It smells like a night out where everybody looks glamorous and there aren’t any drunk people about to ruin the night and the music isn’t too loud and your just that right amount of tipsy where you feel great and laugh at everything and despite it being winter you would feel warm. (not that I’ve ever been on a night out but thats what Belle D’Opium brings to mind). but I definitley think it’s a fragrance to wear at night and that would fit.

        • Angela says:

          It sounds like you liked it better than I did, which is good! I like getting other views.

          • Owen says:

            yes I did lol. it’s not something I’d wear but I did like it.

  17. FOandW_oh_my says:

    I don’t know. Normally I am up for a challenge after I think about things for a bit. You know, mull them over, maybe even change my mind. But in my youth I was regularly punched in the face (nose) by both Poison and Opium. Since then, yes I am a chicken, I try to not to go anywhere near them. Do you think I’ll have to forgo shopping in malls altogether for the forseeable future?

    • Angela says:

      Belle d’Opium isn’t as hard hitting as Opium, but in my mind it’s equally aggressive, but in a different way. Hopefully at the malls they won’t be spraying people!

  18. FragrantWitch says:

    Excellent review, Angela, as always. The line about birth control cracked me up! I love the original Opium- but only on others. It goes sour on me, sadly. I smelled this hoping that whatever soured on me with Opium would be absent and was disappointed. I completely agree about the ‘Hairspray Oriental’, – perfect. Incidentally, I am in my mid-30′s so I am probably the target market but I wouldn’t wear this even if it were given to me.

    • Angela says:

      That’s two of us, then, who wouldn’t keep a free bottle of it. Fortunately, there are lots of terrific fragrances out there for us.

  19. Endymion says:

    Very interesting article. I didn’t have high hopes for this scent and this article only reassures my feeling.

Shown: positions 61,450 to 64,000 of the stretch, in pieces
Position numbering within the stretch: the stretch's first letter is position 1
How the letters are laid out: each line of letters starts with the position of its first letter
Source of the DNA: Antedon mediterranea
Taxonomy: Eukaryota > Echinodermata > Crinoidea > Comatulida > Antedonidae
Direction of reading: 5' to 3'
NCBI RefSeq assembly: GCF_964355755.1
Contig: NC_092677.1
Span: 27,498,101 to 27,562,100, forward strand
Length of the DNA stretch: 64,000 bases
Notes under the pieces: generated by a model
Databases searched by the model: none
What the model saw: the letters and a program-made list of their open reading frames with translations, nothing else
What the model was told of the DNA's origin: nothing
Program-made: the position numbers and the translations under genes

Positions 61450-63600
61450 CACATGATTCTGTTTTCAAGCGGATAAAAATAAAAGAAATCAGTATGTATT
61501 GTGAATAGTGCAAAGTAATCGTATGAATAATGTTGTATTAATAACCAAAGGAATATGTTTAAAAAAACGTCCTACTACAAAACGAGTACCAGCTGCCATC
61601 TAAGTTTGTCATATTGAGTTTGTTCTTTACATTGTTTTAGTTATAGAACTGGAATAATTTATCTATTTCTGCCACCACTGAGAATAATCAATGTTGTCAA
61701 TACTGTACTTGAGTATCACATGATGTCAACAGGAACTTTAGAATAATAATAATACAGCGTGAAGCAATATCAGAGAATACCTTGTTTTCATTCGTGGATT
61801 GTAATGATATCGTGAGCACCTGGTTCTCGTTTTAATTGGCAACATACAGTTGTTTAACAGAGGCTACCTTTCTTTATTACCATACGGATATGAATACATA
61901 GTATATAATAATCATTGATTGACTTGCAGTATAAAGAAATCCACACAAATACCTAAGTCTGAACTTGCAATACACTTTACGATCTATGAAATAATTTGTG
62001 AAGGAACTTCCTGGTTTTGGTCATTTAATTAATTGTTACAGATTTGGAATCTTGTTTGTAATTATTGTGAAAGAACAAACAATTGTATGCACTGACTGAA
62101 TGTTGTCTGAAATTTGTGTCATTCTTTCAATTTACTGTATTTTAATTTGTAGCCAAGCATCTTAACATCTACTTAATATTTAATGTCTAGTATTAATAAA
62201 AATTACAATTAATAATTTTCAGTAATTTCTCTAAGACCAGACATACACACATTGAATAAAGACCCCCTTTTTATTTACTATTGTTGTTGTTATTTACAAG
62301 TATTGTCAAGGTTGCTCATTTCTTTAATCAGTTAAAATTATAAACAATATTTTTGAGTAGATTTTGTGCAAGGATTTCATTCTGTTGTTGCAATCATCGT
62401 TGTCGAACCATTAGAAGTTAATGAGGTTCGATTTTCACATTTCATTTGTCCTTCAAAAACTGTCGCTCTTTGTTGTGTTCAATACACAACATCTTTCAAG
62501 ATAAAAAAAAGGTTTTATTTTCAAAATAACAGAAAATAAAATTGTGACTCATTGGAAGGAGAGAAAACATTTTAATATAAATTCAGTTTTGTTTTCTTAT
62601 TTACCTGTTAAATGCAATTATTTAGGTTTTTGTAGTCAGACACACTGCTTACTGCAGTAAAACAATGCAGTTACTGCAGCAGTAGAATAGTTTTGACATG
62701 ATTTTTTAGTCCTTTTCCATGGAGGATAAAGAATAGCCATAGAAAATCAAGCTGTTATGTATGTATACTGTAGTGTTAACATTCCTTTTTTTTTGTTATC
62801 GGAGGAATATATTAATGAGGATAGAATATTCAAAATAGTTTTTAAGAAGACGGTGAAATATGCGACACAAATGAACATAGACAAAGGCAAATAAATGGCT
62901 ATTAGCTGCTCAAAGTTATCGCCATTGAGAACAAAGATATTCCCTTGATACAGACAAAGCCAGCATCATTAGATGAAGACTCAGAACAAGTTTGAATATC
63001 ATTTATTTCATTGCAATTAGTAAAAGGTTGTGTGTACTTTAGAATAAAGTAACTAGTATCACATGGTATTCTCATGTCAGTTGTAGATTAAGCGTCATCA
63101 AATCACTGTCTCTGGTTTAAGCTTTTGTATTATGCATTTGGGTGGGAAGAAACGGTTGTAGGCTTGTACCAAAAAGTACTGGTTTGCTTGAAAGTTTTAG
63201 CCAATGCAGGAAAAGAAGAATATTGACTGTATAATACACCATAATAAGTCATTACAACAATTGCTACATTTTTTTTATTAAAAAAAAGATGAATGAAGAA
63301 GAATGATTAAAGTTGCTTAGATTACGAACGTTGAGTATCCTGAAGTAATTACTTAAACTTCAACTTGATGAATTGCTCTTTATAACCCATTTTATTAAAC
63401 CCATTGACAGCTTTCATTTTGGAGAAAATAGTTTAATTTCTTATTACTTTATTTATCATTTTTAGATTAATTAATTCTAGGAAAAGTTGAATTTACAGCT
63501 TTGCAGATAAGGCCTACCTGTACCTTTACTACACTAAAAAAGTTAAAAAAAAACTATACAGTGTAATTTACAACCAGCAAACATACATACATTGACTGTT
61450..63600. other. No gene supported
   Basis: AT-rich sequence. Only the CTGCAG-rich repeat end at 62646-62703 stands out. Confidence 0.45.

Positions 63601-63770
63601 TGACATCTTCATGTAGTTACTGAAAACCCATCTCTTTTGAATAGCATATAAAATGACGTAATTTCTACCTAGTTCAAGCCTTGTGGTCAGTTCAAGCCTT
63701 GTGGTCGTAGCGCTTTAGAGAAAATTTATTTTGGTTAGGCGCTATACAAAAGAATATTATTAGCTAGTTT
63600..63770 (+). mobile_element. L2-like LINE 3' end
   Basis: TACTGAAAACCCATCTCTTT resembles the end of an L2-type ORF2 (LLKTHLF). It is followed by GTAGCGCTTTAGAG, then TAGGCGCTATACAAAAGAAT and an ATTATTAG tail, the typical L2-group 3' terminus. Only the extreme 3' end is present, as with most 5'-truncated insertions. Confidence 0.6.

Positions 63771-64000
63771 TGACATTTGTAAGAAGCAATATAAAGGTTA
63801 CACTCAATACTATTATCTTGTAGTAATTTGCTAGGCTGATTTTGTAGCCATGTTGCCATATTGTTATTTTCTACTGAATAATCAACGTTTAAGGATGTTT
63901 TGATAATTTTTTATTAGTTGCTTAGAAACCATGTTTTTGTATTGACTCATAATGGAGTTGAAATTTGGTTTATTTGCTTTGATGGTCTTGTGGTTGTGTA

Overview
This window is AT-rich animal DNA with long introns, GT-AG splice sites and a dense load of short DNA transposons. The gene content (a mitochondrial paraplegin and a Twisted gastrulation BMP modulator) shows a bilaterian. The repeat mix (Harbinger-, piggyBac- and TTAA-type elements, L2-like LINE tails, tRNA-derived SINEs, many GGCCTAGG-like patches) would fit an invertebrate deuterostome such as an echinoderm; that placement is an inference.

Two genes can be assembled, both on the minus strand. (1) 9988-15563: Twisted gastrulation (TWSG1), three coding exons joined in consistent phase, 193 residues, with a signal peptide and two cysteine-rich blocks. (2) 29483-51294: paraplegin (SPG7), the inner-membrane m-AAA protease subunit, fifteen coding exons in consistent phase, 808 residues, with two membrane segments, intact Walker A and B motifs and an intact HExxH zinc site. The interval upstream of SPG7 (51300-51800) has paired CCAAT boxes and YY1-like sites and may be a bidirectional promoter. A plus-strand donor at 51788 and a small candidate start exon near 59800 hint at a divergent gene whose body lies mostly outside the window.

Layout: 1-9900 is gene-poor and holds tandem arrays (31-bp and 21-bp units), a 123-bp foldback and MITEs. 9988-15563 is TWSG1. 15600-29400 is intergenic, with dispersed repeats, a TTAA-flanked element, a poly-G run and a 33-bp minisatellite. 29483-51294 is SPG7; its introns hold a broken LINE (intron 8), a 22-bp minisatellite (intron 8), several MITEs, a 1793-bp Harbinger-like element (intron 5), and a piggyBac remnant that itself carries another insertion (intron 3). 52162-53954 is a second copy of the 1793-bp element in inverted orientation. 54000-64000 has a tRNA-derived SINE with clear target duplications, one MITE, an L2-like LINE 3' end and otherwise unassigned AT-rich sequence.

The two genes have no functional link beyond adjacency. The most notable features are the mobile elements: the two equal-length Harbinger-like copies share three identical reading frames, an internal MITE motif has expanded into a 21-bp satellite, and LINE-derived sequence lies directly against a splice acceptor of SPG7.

I don’t like the name “Belle” d’Opium, it’s too girly, doesn’t suit the Opium heritage. Opium Fleur of anything would have been better.

    IMO YSL company should have hire Jacques Cavallier (and Alberto Morillas) to make this fragrance. Cavallier always does something extraordinary (also to YSL Opium pour homme, NU, M7, Rive Gauche pour homme…)
    I bet if Cavallier would have done this fragrance it was much-much-much better and more original.

    Since YSL is my favourite house I wished they would hire Cavallier as their in-house nose (as Hermés did with J-C Ellena, Dior with F Demarchy, Chanel with J Polge). But this dream never comes true, they rather make fragrances like Belle d’Opium or Parisienne…

    The house of YSL is heading to popularity and loosing its original boldness.

    • FragrantWitch says:

      I was sorely tempted by my bottle of NU today, so so gorgeous, but as I took up March’s challenge I can’t touch it! This is going to be a tough week…

      • Angela says:

        I would have done the challenge, too, if I didn’t have this darned fragrance to review! What scent did you settle on?

        • FragrantWitch says:

          Oh no! Missing the challenge to review a crummy fragrance- we appreciate your sacrifice, Angela, you’ve no doubt saved some people from wasting valuable skin real estate on BdO. Since I would have given myself stress (I am an overanalyser, par excellence ) I went with my Halloween fragrance Czech and Speake 88. Will report back!

          • Angela says:

            I’ve never tried that one! I look forward to your report.